• Conduct an in-depth examination of meaningful childhood experiences.
• Reach for and normalize connections between current problems and childhood sibling relationships.
• Explore self-esteem issues with clients, keeping in mind the possibility of sibling incest and the legacy of shame and guilt derived from perceived mutuality in the incest behaviors.
• Create environments and opportunities to foster disclosure of sibling incest.
• As much as possible, protect victims from trauma effects following disclosure.
Policy, Program, and Advocacy Settings
• Promote increased awareness of sibling incest as a pressing social problem.
• Create and disseminate information regarding sibling incest to relevant service settings.
• Develop and implement training for staff of a wide range of agencies regarding sibling incest.
• Promote the development of coordinated services for victims of sibling incest.
— MB, LS
Ascherman, L. I. & Safier, E. J. (1990). Sibling incest: A consequence of individual and family dysfunction. Bulletin of the Menninger Clinic, 54(3), 311-322.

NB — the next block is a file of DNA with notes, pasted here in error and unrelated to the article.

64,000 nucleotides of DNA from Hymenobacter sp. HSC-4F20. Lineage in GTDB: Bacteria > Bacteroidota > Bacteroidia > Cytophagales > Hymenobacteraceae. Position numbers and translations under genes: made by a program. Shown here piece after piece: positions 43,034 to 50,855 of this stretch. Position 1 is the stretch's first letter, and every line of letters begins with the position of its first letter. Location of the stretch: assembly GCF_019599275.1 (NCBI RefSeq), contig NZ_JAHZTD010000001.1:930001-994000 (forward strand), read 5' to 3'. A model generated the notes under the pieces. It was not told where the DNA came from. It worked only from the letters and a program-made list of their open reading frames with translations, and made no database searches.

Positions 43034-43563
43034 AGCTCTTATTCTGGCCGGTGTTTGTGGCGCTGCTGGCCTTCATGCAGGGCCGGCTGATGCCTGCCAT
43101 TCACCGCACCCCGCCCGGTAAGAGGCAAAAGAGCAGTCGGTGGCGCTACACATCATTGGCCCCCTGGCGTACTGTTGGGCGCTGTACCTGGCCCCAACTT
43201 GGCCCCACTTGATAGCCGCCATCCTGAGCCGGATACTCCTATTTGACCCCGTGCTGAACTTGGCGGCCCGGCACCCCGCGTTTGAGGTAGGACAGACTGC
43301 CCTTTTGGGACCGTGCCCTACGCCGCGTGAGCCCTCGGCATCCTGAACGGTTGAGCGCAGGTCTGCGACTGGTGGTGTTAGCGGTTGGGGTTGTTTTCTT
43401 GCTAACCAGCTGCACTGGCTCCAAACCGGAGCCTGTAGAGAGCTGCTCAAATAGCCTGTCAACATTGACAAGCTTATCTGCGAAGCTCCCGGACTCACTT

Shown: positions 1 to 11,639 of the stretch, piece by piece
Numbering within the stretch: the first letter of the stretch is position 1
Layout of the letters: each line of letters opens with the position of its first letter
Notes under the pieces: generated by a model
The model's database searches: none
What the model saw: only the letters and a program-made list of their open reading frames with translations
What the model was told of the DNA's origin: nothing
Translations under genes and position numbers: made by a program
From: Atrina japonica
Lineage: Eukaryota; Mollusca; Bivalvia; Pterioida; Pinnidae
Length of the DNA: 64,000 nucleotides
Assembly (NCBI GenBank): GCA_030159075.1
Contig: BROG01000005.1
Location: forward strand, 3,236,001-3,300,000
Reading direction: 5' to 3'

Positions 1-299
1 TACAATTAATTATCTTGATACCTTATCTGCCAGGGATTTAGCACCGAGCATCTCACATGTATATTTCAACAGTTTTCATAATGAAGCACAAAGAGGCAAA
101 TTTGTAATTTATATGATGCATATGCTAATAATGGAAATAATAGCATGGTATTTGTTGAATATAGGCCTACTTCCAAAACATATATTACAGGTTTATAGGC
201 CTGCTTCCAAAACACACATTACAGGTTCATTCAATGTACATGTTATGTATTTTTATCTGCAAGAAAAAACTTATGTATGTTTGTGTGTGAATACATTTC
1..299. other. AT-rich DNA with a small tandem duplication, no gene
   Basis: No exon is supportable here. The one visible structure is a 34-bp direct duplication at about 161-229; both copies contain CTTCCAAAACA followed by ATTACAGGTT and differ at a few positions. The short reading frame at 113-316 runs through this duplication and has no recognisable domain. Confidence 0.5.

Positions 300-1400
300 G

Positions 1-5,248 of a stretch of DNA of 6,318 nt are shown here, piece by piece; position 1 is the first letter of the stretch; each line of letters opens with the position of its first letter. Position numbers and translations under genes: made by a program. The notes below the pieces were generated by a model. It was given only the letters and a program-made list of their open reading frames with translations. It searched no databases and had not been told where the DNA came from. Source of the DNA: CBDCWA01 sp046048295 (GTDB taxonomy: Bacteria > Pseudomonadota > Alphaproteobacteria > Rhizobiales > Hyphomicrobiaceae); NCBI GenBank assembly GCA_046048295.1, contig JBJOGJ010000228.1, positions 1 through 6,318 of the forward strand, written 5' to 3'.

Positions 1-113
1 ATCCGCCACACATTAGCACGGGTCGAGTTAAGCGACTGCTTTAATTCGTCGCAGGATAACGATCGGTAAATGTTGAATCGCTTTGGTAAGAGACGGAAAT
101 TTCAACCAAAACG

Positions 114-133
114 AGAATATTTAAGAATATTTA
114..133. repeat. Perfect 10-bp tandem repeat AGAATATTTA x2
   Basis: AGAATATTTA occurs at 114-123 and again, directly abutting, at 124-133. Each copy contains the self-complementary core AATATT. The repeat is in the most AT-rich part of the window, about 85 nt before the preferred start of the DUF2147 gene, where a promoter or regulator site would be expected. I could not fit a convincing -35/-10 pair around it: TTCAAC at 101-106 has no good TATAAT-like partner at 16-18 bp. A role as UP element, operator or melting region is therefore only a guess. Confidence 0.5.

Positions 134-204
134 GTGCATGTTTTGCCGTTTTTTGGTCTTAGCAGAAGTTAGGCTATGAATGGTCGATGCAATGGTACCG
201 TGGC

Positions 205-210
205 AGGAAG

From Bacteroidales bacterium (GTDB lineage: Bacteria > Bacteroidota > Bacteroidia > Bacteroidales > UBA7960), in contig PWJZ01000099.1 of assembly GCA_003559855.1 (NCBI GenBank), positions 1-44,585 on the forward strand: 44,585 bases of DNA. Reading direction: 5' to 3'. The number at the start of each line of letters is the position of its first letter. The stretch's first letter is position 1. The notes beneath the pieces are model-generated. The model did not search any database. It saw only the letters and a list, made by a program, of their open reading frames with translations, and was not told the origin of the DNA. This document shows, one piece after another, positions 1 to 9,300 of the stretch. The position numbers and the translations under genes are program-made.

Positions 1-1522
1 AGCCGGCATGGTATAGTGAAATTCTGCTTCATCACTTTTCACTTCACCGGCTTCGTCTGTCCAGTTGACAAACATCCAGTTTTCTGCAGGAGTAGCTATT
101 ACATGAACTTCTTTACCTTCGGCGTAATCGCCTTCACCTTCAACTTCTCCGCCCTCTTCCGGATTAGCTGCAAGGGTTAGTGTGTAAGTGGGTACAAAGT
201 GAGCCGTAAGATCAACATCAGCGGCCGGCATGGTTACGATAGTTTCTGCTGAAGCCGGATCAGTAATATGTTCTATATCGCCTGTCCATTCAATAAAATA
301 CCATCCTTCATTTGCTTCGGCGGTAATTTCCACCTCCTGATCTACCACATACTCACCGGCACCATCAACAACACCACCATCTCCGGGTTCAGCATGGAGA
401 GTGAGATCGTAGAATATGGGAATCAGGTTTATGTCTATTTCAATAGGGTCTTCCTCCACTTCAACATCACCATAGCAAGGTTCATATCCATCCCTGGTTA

Ballantine, M. (2012). Sibling incest dynamics: Therapeutic themes and clinical challenges. Clinical Social Work Journal, 40(1), 56-65.
Caffaro, J. V., & Conn-Caffaro, A. (2005). Treating sibling abuse families. Aggression and Violent Behavior, 10(5), 604-623.
Carlson, B. E., Maciol, K., & Schneider, J. (2006). Sibling incest: Reports from forty-one survivors. Journal of Child Sexual Abuse, 15(4), 19-34.
Daie, N., Witztum, E., & Eleff, M. (1989). Long-term effects of sibling incest. Journal of Clinical Psychiatry, 50(11), 428-431.
Finkelhor, D. (1980). Sex among siblings: A survey on prevalence, variety, and effects. Archives of Sexual Behavior, 9(3), 171-194.
Weihe, V. R. (1997). Sibling abuse: Hidden physical, emotional, and sexual trauma. Thousand Oaks, CA: Sage.